At that point I really would have loved to have had a conversation, to have found out where she was coming from, what stories were behind those eyes, what they had seen, but for whatever reason, be it language differences or simply the ongoing quiet, the words didn’t break through. Goodness, honey, I didn’t mean to bother… I mean… Too funny. Huh.
I smiled I hoped encouragingly and knitted on, and she settled back into watching me do so. We went back to as we were.
Then the pharmacist called my name, I tucked it all away, and that was that.
Sunday October 20th 2013, 11:29 pm
Filed under: Family
Soft grays, turquoise, I was told when I asked what Paige’s favorite colors were.
I found one single taupe-ish gray ball in my whole stash and it just didn’t seem the thing. But I happened to get an email from Cottage Yarns in South San Francisco: the store was bursting with yarn orders and everything was 20% off to try to help her clear out some space. I talked to Richard about it and then headed on up Saturday.
Kathryn has a lot of Malabrigo yarns and Malabrigo never goes on sale and, much though I don’t think of myself as the brand-conscious type, I adore anything they produce and the people who produce it: if it’s Malabrigo, it’s very soft, and I love that I’ve gotten to know the owners a bit at Stitches every year.
And Kathryn was right–when I pulled out bags of Silkpaca to try to see the colors of the ones stacked up behind them, they were packed in so tight it was hard to get them back in the cubby (and one doesn’t want to make a mess). Bags and bags and bags of woolly goodness everywhere–I tell you, if I ever have to be in a building in a major earthquake again I want it to be that one.
But there you go: I did, I found a soft gray in there, baby alpaca/silk laceweight, Polar Morn colorway, perfect. I didn’t find what I was looking for turquoise-wise, but one thing at a time. I have about 500 yards of a cobweb-fine bright turquoise cashmere/silk that needs to be double-stranded with something similar in color and softness that I was trying to match up; I’ll find it. (Or dye something from stash.) But let me get this soft gray done first.
I got to tell her how much Hayes’s mom had loved the blankie she’d helped come to be. (The green, that’s from her.) That alone was reason enough to make the drive up there; she was thrilled. And I love that she was cheering Hayes on after his rocky start to life.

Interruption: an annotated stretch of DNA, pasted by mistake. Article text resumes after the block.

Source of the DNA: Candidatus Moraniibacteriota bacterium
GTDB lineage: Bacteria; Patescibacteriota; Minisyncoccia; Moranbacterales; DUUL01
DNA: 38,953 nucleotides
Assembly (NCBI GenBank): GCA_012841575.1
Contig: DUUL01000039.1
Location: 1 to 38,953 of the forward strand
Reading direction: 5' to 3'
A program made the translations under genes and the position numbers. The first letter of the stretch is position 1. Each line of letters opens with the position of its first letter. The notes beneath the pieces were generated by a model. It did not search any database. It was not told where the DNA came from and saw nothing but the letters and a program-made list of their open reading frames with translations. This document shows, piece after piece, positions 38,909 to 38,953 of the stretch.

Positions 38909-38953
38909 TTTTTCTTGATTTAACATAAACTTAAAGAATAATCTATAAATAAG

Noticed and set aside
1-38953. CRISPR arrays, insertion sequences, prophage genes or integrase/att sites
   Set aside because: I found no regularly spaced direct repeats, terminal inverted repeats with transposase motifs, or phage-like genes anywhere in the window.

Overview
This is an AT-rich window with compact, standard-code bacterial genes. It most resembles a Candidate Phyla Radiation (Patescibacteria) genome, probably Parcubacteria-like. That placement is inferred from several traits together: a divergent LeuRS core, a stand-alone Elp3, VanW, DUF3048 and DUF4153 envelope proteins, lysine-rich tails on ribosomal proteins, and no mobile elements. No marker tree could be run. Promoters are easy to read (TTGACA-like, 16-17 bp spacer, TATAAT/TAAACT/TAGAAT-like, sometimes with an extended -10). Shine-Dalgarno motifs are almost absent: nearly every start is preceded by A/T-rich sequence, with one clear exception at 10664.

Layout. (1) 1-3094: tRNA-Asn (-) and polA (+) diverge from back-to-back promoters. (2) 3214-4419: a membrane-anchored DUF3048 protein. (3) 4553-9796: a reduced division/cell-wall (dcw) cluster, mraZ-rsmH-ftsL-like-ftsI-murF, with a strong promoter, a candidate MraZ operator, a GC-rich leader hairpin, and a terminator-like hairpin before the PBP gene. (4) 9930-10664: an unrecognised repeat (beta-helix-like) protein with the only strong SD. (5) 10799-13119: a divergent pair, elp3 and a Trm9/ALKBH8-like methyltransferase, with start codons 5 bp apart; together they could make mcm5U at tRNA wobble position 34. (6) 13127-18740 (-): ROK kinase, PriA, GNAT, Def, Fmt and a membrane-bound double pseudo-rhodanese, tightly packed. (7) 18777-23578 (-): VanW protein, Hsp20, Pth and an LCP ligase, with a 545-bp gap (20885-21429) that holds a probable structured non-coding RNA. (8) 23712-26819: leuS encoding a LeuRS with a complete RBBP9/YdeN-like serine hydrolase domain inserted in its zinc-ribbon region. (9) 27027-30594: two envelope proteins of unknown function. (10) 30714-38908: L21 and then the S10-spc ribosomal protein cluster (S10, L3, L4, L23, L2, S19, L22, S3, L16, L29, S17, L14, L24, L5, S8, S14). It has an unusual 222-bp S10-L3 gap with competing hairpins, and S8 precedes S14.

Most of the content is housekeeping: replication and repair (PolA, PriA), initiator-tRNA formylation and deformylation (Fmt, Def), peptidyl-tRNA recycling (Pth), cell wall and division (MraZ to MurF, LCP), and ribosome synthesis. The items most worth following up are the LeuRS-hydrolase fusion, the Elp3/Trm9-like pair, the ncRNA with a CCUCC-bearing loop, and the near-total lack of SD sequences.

And so with the silk/lycra project blocked and out of the way, and with me healthy now, I got started for my cousin-in-law.
Three hours nonstop of laceknitting creates so much fabric.
Three hours of nonstop laceknitting makes such a tiny thing.
Three hours nonstop of knitting lace by the second time around actually does begin to make a goodly bit of fabric. (Break out the icepacks.) I just had to remind myself it was one single stitch when I started yesterday.
Tomorrow I again get the privilege of doing something for Paige to cheer her on in her fight: knitting is a gift that gives both ways. I look forward to all the individual moments I will never know of when she will wrap warmth and love and comfort and color around her and know that she is not alone.
Just to be on the safe side
Saturday October 19th 2013, 9:24 pm
Filed under: Knit
Cherry, cherry baby.
If you were writing a pattern, when specifying the yarn, about now’s when you would edit it to say not one but two…
Do you see what I see?!
Friday October 18th 2013, 10:27 pm
Filed under: Wildlife
Got my flu shot today.
And so I had the car, and as I was coming to pick Richard up from work, I found I had to stop rather than pull into the company’s driveway; it wasn’t a busy street in that direction at that hour and there was nobody coming up behind me, so that was okay.
There was a coyote crossing that driveway right in front of me.
And then it passed by the side of my car.
It was not trying to thumb a ride.
Another woman just then was leaving that parking lot that I was to turn into, and she too stopped to stare. (I was both staring at it and repeatedly checking for traffic.) After what seemed like forever she took her eyes off it to look over at me to make sure I didn’t miss out–DO YOU *SEE* THAT?!
I mouthed WOW! back. Another car came up behind her and that driver too did a doubletake, and he watched. Nobody was in any hurry. The coyote raised her head and sniffed and looked around to get her bearings.
I’ve seen one in the wild before at quite a distance, but never anything like this. Long, long thin legs, long ears, a speckled top of the coat. What a view.
Wow. Wow! But turn around, I thought at it, go back up that hill, it’s all city from here on down.
It’s coming along
Thursday October 17th 2013, 10:13 pm
Filed under: Knit
Let’s see, twelve rows so far, 405 stitches each….
Not bad work for a day.